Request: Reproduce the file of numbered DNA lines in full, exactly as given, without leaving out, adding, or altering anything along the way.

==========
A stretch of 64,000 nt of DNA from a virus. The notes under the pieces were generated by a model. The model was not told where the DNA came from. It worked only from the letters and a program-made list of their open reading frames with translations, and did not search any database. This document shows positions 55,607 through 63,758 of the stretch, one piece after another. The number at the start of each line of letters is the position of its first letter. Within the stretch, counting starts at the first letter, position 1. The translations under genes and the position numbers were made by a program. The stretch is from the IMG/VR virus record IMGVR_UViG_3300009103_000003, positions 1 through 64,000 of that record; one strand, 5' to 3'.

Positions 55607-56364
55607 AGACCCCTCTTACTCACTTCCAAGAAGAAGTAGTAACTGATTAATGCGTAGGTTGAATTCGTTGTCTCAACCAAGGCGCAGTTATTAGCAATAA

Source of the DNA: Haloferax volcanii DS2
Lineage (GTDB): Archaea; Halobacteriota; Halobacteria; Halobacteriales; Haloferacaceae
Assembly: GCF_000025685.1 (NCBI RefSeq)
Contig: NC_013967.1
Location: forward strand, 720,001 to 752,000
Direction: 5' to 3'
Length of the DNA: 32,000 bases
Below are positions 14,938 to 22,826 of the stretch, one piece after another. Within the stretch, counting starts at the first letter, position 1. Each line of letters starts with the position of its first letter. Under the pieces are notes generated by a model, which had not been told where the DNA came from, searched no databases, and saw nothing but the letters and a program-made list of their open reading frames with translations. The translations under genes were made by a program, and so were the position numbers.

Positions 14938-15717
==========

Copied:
A stretch of 64,000 nt of DNA from a virus. The notes under the pieces were generated by a model. The model was not told where the DNA came from. It worked only from the letters and a program-made list of their open reading frames with translations, and did not search any database. This document shows positions 55,607 through 63,758 of the stretch, one piece after another. The number at the start of each line of letters is the position of its first letter. Within the stretch, counting starts at the first letter, position 1. The translations under genes and the position numbers were made by a program. The stretch is from the IMG/VR virus record IMGVR_UViG_3300009103_000003, positions 1 through 64,000 of that record; one strand, 5' to 3'.

Positions 55607-56364
55607 AGACCCCTCTTACTCACTTCCAAGAAGAAGTAGTAACTGATTAATGCGTAGGTTGAATTCGTTGTCTCAACCAAGGCGCAGTTATTAGCAATAA

Source of the DNA: Haloferax volcanii DS2
Lineage (GTDB): Archaea; Halobacteriota; Halobacteria; Halobacteriales; Haloferacaceae
Assembly: GCF_000025685.1 (NCBI RefSeq)
Contig: NC_013967.1
Location: forward strand, 720,001 to 752,000
Direction: 5' to 3'
Length of the DNA: 32,000 bases
Below are positions 14,938 to 22,826 of the stretch, one piece after another. Within the stretch, counting starts at the first letter, position 1. Each line of letters starts with the position of its first letter. Under the pieces are notes generated by a model, which had not been told where the DNA came from, searched no databases, and saw nothing but the letters and a program-made list of their open reading frames with translations. The translations under genes were made by a program, and so were the position numbers.

Positions 14938-15717